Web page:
MOSCOW — As the University of Idaho’s Lionel Hampton Jazz Festival marks its 50th anniversary, university officials are striving to take it back to its roots.Often billed as the largest educational jazz event in the country, the multiday festival unites musical luminaries with thousands of grade school to college-aged students at workshops and concerts.
After the 2016 festival the university seemed to suffer a midlife crisis. It ousted Grammy Award-winning musician John Clayton, the festival’s artistic director for the past 10 years, along with its executive director.
University officials said they wanted a stronger jazz festival. Feb. 23-25 those changes will be on display at the annual event. Not all will be visible but some will be apparent, such as the return of ranked student competitions and a shift back to campus.
The festival is back under the purview of the UI Lionel Hampton School of Music, where it began, with faculty overseeing the artistic and educational components.
“We want to implement changes we think are going to positively affect visiting students and UI students,” said Vern Sielert, artistic adviser for the festival and director of jazz studies at UI. “We want people to think of this as more of an educational event than a concert series.”
One of the major changes this year is the return of student competitions. Clayton rid the festival of first place, second place and other rankings after taking the helm.
“Many directors looked elsewhere to take their student groups,” Sielert said.
Student registration has decreased over the past 10 years and bringing back the option to compete may be an incentive for some schools, he said.
“This was something we’ve heard for years,” said Torrey Lawrence, director of the School of Music. “It was an issue for schools that wanted to compete and some districts don’t fund things at the same level if they don’t have the clear assessment competition provides.”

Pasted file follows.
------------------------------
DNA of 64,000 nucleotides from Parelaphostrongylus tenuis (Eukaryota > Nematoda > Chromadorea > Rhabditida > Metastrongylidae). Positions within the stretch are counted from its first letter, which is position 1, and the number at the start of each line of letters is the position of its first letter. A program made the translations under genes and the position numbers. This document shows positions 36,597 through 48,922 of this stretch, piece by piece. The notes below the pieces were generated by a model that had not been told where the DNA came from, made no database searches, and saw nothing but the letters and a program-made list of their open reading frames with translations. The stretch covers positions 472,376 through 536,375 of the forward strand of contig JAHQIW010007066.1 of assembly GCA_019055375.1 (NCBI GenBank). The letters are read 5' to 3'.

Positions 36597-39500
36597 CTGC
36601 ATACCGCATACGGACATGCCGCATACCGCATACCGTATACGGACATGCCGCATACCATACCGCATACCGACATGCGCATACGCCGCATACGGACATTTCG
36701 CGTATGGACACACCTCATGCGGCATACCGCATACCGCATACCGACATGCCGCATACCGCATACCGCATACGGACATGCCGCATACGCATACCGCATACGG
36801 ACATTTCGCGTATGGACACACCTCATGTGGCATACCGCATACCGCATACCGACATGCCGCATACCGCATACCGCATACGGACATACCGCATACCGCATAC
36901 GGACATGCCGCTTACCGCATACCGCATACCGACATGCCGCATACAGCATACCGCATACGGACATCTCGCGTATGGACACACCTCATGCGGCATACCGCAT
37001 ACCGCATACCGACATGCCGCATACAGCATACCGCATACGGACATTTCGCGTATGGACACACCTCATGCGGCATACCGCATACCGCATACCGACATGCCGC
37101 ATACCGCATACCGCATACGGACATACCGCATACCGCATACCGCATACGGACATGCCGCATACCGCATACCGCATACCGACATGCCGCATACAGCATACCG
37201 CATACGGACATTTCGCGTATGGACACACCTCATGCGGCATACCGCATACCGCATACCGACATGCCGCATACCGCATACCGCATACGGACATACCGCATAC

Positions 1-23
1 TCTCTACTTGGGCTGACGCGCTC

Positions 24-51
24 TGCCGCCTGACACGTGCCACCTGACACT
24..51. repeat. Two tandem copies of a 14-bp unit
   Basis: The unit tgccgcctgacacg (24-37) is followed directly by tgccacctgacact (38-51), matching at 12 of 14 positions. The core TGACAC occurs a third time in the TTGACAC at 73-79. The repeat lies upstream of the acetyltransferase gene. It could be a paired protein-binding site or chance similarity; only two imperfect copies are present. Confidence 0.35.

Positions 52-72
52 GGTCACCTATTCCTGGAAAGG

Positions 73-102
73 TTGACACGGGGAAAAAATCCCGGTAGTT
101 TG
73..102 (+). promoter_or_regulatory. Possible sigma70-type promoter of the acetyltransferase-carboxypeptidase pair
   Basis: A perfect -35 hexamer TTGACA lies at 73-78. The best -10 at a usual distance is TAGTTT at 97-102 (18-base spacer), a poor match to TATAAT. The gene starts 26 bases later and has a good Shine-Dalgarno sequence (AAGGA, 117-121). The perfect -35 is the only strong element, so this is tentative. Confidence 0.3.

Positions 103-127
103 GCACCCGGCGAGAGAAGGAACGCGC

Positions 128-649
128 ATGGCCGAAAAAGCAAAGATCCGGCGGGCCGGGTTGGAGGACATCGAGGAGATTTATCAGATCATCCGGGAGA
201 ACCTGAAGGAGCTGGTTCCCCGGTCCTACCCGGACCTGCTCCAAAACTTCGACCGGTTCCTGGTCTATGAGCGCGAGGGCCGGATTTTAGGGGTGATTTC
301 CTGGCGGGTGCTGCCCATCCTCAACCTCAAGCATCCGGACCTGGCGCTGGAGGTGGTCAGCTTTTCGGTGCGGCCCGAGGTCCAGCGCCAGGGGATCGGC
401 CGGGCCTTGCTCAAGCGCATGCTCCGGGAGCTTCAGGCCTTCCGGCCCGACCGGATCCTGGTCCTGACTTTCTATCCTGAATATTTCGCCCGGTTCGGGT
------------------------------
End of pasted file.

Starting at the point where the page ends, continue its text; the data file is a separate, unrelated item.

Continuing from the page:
Top winners will perform at a free Young Artists Winner’s Concert from 4:30 to 6:30 p.m. today through Saturday at the Kibbie Dome. There will also be a new daily sweepstakes prize with a traveling trophy and free entry to next year’s festival.
“It’s like the Stanley Cup, you have to bring it back,” Sielert said.
The young artist’s concert was once one of the most exciting points of the day, Lawrence said.
“Thousands of kids are there waiting to hear who had won and, more importantly, waiting to hear them play. We want to see those concerts reinvigorated. In recent years there’s been very few people there,” Lawrence said.
In another return to the past, top soloist winners from daily competitions will be invited to perform at ticketed evening concerts, giving them a taste of the big stage, something that was not allowed for the last decade, Lawrence said.
They’ve also changed how adjudicators will work with groups during judging. Sielert’s wife, Vanessa, associate professor of saxophone and Jazz Bands at UI, is the festival’s educational adviser. She’s implemented technology that will allow scores to be electronically sent immediately after rankings are done so students have instant feedback, Sielert said.
The festival has also shifted all its weight back to campus.
In recent years events branched out into community venues like theaters and churches. This presented a logistical problem for directors shuttling students from location to location. In some cases students never went to campus at all. Having everything on campus will make it easier for them. It will also spotlight the university experience, valuable in recruiting future students, Sielert said.
“That’s taken a big piece of support from the upper administration for that to happen,” he said.
Ticketed evening concerts are slimmed down to three nights instead of four. They will all be at the Kibbie Dome and end by 10 or 10:30 p.m.
“In their heyday they went until 12:30 or 1 a.m.,” Sielert said. This presented challenges for teachers with younger students.
Administrators believe the changes are making a difference. Ticket sales, school registrations and student participation are up this year, Lawrence said.
“We’re listening to them. We’re responsive to their needs and interests. That’s what’s going to make this festival really work.”
Daily workshops are free and open to the public. Complete schedules are available online along with opportunities to volunteer to earn free tickets to nightly shows.